This is a capelet (I'm not actually sure that capelet is a word, but I've been using it a lot this week, so if it isn't it should be) that I knit up for the friend of a friend who is getting married this weekend. I've never met this friend of a friend (FoaF), or in fact know anything about her, but on Thursday last week my friend (the one I do know) mentioned that the FoaF had her wedding dress (a lovely strapless, non-meringue type dress) but was having trouble finding a scarf or something to wear if it gets chilly.
It occured to me that I had a squillion skeins of laceweight yarn and a love of knitting lacey things so I asked my friend if she thought FoaF would have any interest in something I made. A resounding yes was the answer - and so off to knit I went.
Being short of time (the wedding is this Saturday) I decided a full stole or shawl wouldn't work and so I hit on the capelet idea. I had some Kid Silk Haze in cream and some glass beads which I thought would work nicely with the ivory colour of the dress (although that's a bit iffy, I've seen a photo of the dress online, who knows what the colour is in real life). I decided on the feather and fan pattern as it meant I'd have a scalloped edge without having to knit on a border (time saving!) and 5mm needles because I thought big loose knitting would give an airy look (and would make the knitting faster!).
Basically, I crochet cast on about 70 stitches, knit 5 stitches on each end in garter stitch throughout, and divided the remaining stitches into 12 pattern repeats of feather and fan. I increased in each pattern repeat every second row for about 16 rows, then moved to increasing every forth row, then to increasing every 8th row until I had about 50 rows completed.
I knit a couple of plain rows, then added the full row of beading (that took a looooong time as there were about 450 stitches to be beaded!) on the right side, then a knit row on the wrong side. Cast off with a lace cast off to preserve the lovely scallops.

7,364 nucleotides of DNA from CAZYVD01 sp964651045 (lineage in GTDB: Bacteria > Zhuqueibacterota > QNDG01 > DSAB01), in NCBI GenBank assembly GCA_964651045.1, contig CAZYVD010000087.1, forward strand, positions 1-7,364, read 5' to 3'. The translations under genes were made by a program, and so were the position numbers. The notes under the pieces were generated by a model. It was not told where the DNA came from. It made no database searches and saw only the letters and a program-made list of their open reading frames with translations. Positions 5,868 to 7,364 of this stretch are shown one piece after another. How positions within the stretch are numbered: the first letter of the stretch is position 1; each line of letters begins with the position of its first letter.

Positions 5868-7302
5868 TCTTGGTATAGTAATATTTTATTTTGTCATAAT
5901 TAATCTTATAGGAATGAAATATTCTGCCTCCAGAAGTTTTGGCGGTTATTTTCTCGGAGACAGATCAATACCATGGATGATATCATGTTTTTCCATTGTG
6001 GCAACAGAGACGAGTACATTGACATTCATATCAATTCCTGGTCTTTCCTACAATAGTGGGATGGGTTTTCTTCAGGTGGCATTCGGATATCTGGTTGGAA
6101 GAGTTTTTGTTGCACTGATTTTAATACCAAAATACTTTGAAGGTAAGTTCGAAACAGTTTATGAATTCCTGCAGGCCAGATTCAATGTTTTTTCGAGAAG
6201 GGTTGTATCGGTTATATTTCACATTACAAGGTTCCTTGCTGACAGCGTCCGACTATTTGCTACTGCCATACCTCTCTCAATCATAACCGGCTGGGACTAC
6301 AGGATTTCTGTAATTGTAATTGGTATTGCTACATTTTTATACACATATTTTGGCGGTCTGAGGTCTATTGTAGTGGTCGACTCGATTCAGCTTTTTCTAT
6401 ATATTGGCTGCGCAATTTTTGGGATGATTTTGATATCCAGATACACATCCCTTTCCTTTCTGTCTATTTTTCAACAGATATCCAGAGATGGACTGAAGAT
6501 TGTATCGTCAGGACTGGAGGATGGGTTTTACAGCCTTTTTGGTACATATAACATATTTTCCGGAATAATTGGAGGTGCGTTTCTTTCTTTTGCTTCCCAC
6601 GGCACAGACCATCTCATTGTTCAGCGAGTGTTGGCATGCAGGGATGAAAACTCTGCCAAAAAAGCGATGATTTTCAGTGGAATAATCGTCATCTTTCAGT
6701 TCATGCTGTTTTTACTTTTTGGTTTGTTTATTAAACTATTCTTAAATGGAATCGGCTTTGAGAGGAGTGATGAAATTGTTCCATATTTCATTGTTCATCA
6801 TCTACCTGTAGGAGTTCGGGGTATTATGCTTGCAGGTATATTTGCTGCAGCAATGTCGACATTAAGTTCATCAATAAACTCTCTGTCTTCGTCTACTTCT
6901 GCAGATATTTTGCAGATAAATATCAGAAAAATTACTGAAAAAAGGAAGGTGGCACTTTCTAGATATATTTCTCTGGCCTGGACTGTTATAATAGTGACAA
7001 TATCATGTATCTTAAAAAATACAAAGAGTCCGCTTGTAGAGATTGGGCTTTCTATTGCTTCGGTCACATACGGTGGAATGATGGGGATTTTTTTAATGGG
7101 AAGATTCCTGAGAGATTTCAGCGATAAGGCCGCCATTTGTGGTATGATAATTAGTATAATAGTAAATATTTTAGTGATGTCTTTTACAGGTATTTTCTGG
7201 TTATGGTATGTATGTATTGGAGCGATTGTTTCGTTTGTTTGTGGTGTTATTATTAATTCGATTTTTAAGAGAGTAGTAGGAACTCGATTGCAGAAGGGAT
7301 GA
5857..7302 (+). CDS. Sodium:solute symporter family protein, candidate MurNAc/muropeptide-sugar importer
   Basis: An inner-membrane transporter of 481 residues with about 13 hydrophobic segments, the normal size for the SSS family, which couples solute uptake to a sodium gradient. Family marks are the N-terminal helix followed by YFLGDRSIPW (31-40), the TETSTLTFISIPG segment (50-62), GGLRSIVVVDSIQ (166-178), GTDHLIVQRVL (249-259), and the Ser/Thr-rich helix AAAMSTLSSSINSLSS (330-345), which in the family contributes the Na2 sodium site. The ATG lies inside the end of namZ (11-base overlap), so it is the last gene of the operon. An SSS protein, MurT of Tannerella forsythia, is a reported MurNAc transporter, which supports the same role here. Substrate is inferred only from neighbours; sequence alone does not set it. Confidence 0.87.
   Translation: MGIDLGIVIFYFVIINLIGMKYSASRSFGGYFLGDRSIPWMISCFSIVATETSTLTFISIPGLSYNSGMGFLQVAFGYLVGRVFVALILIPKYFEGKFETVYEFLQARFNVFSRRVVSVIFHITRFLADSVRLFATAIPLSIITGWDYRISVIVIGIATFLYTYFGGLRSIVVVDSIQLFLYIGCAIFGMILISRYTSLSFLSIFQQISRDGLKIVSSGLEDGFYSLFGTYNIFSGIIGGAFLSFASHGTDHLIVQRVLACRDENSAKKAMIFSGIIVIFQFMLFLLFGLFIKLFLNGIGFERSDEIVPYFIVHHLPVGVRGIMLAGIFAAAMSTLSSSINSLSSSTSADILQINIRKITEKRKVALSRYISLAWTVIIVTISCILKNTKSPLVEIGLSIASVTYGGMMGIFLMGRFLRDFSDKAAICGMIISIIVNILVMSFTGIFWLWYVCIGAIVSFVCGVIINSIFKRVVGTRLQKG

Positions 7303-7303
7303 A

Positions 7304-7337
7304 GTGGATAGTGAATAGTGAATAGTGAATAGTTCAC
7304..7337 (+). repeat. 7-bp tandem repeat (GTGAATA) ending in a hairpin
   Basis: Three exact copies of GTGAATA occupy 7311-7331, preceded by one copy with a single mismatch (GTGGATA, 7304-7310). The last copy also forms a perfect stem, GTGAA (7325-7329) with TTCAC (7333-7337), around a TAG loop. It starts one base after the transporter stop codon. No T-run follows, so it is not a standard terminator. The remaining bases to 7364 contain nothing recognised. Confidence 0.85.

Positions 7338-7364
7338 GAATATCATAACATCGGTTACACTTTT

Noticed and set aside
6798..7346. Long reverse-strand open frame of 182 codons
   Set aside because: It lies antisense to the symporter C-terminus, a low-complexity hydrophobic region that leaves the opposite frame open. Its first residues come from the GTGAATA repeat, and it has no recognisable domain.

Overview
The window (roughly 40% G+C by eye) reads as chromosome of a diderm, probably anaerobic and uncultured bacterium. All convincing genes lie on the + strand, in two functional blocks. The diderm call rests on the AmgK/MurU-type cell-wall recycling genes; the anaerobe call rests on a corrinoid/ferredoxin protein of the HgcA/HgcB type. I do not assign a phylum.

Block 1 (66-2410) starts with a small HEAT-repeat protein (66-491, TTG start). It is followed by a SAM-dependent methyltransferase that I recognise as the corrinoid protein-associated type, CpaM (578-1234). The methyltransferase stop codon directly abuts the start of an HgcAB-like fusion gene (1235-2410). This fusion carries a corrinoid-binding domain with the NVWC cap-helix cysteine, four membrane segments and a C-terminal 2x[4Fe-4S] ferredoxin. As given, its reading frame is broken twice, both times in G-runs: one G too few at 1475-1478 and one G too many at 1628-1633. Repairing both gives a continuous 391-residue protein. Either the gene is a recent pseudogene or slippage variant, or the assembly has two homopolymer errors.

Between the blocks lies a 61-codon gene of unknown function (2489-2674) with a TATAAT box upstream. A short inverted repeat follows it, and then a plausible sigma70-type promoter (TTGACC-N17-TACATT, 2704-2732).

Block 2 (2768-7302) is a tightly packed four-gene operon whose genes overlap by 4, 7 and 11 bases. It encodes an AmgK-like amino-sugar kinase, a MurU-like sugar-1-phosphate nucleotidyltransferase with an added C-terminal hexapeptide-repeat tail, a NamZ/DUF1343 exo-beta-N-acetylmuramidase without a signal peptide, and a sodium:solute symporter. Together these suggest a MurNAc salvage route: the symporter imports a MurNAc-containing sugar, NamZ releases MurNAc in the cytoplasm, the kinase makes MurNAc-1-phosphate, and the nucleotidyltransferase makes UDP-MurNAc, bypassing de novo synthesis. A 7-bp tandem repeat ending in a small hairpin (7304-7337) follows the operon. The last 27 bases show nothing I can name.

Then to finish it off I picked up the cast on stitches, beaded each of those on the right side, then a knit row on the wrong side. Finally I cast off that edge with a picot cast off.
I used a little less than 2 skeins of KSH, and about 520 small beads.
I gave the capelet a fairly lenient blocking -- I stretched the lace and just shaped the scallops by hand -- no pins!!!
I don't think these photos do it justice - I'm very pleased with the final result. The beads add a lovely bit of sparkle to the hem and neckline that the photos just don't pick up. If I were to make another one I would do fewer garter edge stitches (2 or 3) and probably add a picot to give a bit of interest to those edges. I'd also consider doing 2 rows of beading around the neckline.
The capelet is winging its way to the bride now. Of course I realise (as I have through this process) that it may not work with the dress or it might not be to FoaF's taste -- but I'm ok with that. I figure even if it doesn't feature in the big day she can pass it on to one of her friends in her own random act of kindness and EVENTUALLY it'll get its moment in the sun!!
Baby Surprise Jacket Collar
Emily asked in the comments how I did the collar on the BSJ. It was pretty straightforward really, after seaming the sleeves I picked up about 16 stitches along the left neck edge, a similar amount along the back neck edge, and then 16 stitches along the right neck edge. Don't worry about the exact number of stitches - 16ish is fine. Then I knit about 15 or 16 rows in garter stitch and cast off. Voila! A collar!
One of the things I love about keeping the blog is when someone new stumbles across it and comments on older posts. Some of you might recall the crisis of confidence I faced last year when it seemed IMPOSSIBLE to find a Wyoming-ite to read the blog. Well, Janet dropped by a couple of days ago and she is indeed from Wyoming! Way to go Wyoming! She filled me in on the Wyoming knitting scene and recommended a good little LYS if I'm ever in the neighbourhood. Thanks Janet!